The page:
BREAKING NEWS: Biden Issues Executive Order on Non-competes

Posted By Madilyn Moeller, Friday, July 9, 2021

man in suit signs document

By Patrick O'Brien, JD, Legal Coordinator, American Med Spa Association

Today, President Joe Biden signed an executive order (EO) that covers a number of issues and initiatives important to the administration. Notably for medical spas and medical practices, it directs the Federal Trade Commission (FTC) to take actions on anti-competitive labor practices, including employee non-compete agreements. The argument against non-competes is that they may discourage workers from seeking out higher-paying jobs in their area and make it difficult to employ their skills. Additionally, it can be difficult for lower-wage workers to get out of unenforceable non-competes, since they lack the means to seek legal recourse. The actual language of the proposed EO is not yet known and, more importantly, we do not know how the government agencies will interpret and enforce these directives. So, we currently can only speculate about how or if it will affect medical spas and the aesthetic industry.

While non-competes are somewhat common in the realm of medical spas and medical practices, they still must have limitations in order to be enforceable. A few states have adopted laws and rules that prohibit these provisions, except in very limited circumstances. Even in states that generally allow non-competes for licensed professionals, there still are limitations. Generally, the permissible goal for a non-compete is to protect trade secrets and proprietary information that would damage the business or provide an unfair advantage to the former employee. From a public policy standpoint, the clauses still need to be narrowly written to achieve that goal and not deprive the community of a trained and skilled professional. AmSpa has several resources on the current state of non-competes that may be worth reviewing to understand the current situation; see this webinar and these articles for more information.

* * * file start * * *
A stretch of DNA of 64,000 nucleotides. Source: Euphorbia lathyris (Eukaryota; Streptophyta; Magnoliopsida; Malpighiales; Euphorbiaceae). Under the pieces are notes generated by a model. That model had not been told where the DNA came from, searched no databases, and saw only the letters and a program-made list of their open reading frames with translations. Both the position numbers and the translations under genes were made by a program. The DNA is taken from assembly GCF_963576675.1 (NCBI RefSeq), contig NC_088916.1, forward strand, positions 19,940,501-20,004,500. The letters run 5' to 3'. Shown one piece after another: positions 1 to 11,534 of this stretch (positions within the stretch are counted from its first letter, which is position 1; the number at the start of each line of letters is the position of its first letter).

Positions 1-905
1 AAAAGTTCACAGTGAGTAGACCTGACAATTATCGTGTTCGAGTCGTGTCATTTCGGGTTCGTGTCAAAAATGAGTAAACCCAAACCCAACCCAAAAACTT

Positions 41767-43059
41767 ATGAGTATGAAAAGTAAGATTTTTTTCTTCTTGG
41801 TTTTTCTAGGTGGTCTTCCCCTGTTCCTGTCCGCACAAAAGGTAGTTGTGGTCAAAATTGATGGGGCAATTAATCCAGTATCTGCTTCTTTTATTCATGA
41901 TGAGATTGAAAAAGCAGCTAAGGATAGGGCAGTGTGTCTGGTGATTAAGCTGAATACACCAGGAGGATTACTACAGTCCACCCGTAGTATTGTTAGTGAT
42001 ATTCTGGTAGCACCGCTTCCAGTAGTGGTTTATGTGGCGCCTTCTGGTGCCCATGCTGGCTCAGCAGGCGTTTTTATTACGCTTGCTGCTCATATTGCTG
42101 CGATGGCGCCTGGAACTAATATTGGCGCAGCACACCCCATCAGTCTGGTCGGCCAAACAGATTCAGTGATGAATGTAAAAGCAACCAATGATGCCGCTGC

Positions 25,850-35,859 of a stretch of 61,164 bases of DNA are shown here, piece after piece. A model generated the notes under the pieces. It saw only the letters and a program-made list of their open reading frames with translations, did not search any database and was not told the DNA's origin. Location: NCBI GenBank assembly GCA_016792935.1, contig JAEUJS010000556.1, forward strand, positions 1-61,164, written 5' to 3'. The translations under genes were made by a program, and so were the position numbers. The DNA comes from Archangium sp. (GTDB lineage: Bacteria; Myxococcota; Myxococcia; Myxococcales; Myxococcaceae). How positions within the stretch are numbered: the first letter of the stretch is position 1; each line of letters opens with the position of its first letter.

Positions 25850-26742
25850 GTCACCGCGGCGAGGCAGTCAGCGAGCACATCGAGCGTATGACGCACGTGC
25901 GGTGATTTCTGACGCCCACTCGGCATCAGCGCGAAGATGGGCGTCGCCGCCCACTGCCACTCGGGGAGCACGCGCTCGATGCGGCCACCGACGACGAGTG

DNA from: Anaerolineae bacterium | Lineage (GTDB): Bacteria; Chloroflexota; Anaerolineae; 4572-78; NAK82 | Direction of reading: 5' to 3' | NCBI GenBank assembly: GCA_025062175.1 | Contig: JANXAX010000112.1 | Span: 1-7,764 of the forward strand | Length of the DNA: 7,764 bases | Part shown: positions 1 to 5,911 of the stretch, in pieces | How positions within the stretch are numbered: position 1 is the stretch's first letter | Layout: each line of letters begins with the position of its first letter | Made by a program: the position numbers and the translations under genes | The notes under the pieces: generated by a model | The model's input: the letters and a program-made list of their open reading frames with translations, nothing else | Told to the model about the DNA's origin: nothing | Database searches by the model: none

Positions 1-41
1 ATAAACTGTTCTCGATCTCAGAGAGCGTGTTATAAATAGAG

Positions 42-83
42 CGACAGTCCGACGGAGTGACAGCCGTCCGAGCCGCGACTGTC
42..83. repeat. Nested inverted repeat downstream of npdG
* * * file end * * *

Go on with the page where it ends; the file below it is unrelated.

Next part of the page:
It is important to note that this is an EO and not a new law. An EO cannot change existing law or give an agency more power than it currently has. An EO can, however, direct the agency to redirect their priorities or to change their interpretation of the current law. In this case, experts appear divided on whether the FTC has the power to enforce a ban on non-competes such as this. Although the FTC does have authority to act against "anti-competitive practices," which they define as unfair business practices that are likely to reduce competition and lead to higher prices, reduced quality or levels of service, or less innovation. So, it seems possible that they would have authority regarding non-competes as well.

AmSpa will be monitoring this EO and provide updates once more is known about its contents or how the agencies will take action.

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